West German police had their first break today in a terrorist murder case that has shaken up the public, press and politicians.

A 23-year-old woman, Eleonore [WORD ILLEGIBLE] Poensgen, who was arrested in Frankfurt yesterday, was identified by a widow of slain bank executive Jergen Ponto as having taken part on Saturday night in the attempted kidnapping that turned into a murder, funeral authorities said.

The slaying of Ponto, who was head of the Dresdner Bank, the second biggest in West Germany, has jolted his country because the banker was the third prominent figure gunned down by anarchists in the past three years and the first who was not [WORD ILLEGIBLE] with the government.

This has opened up the possibility that Bonn's already burdensome job [WORD ILLEGIBLE] providing protection for potential [WORD ILLEGIBLE] of terrorists in the government, judiciary and security agencies, may now have to be extended to prominent figures in the private sector.

Today, persons identifying themselves as members of the "Red Morning" organization and claiming reponsibility for the murder called news agencies to demand immediate release of all imprisoned urban guerillas, calling them "political prisoners of war."

If that demand is not met, they said, "more members of the exploiting class will be executed."

Both government and opposition politicans today called for beefing up West Germany's already large police forces for the fight against political extremists.

The tone of editorials in several newspapers, including the respected Frankfuter Allgemeine, is becoming increasingly strident, reflecting the strain that the new murder is putting on Germans looking for explanations.

Just four months ago. West Germany's chief federal prosecutor. Siegied Buback, was gunned down on a Sarlsruhe street, and in November 1974, the West Berlin Supreme Court President, Judge Guenter Von Drenkmann, was shot at point-blank range by terrorists who, like the group that called Ponto, came to the door with a bouquent of flowers in hand.

The Frankfurt newspaper compared the political protests after the Buback killing with the ones being heard now and lamented that "such repetition reflects helplessness toward fanatics who are difficult to curb with constitutional means."

Although there is far less crime here than in Italy or the United States, for example, the West Germans - because of their past - are particularly question of dealing with it in a democracy.

They face demands for citizen protection and law and order on one hand, yet occasionally display a tendency to overreact to terrorists by passing very strict new laws or increasing police authority. This, in turn, yields charges by extremists of neo-fascism and more well-meaning critism by some civil libertarians.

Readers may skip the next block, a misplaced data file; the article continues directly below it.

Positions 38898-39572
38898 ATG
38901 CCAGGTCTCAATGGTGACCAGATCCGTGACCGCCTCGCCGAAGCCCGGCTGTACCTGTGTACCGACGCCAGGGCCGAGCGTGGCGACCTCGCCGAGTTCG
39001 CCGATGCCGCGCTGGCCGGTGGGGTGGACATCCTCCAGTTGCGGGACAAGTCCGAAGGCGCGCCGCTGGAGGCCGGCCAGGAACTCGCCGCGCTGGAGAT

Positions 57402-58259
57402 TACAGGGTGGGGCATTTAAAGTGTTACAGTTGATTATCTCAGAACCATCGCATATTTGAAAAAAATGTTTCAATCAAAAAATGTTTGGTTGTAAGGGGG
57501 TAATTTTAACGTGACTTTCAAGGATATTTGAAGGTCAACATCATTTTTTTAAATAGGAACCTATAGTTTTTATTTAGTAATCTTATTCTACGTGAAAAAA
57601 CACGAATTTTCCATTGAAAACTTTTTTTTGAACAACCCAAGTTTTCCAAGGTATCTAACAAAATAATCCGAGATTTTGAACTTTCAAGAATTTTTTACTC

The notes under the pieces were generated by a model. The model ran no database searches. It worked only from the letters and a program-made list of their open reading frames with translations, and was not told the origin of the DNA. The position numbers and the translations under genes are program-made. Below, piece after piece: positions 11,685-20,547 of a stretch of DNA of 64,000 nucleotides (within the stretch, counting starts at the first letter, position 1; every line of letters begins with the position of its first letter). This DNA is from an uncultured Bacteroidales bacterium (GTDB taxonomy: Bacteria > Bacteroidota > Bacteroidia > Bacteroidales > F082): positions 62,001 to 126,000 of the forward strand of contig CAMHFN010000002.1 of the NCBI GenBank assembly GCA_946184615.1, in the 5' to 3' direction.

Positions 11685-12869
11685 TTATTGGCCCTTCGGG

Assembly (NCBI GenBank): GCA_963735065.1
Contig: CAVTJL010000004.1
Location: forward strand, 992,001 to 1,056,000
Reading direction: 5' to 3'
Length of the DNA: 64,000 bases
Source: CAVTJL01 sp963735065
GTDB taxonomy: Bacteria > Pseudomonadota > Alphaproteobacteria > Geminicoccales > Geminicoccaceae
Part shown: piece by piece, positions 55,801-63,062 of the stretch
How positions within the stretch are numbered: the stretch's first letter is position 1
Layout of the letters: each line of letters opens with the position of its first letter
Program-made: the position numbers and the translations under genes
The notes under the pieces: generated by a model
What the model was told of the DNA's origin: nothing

Still, West Germany appears to breed a particularly virulent form of terrorist, and the murder of Ponto has also shaken up authorities because it shows that groups willing to kill are still at large despite considerable police success in breaking up such gangs in the past two years.

The woman arrested in Frankfurt - who has denied involvement in the case - is not the principal figure being sought in the nationwide search for Ponto's assassins. Police have a murder warrant out for 26-year-old Susan Albrecht from Hamburg, a daughter of a friend of the Ponto family, and six other alleged accomplices, several of them women.

The latest killing has also renewed the West German search for an explanation of the extraordinarily high percentage of women involved in anarchist and terrorist activities here.

The Ponto killing, coming so close to the Buback slaying, has also unleashed a less restrained and potentially ugly assault on the alleged large number of leftist sympathizers in the universities.

The attack has included editorials in the independent Frankfurter Newspaper. The more conservative Die Welt said that West Germany will never be able to deal with terrorism "as long as it subsidizes the mentality of violence in the schools."

Today, a major figure in the opposition Christian Democrat Party, Alfred Dreffer, deplored the resort to politically motivated killings and also blamed it on Marxist influences in the schools.

In Stuttgart, however, newspapers warned against "incredible generalizations" and the respected Suddeutsche Zeitung in Munich concluded that "only when the politically speculative placing of blame stops, can the democratic solidarity emerge that will make it possible to deal with terrorism and its equivocating defenders."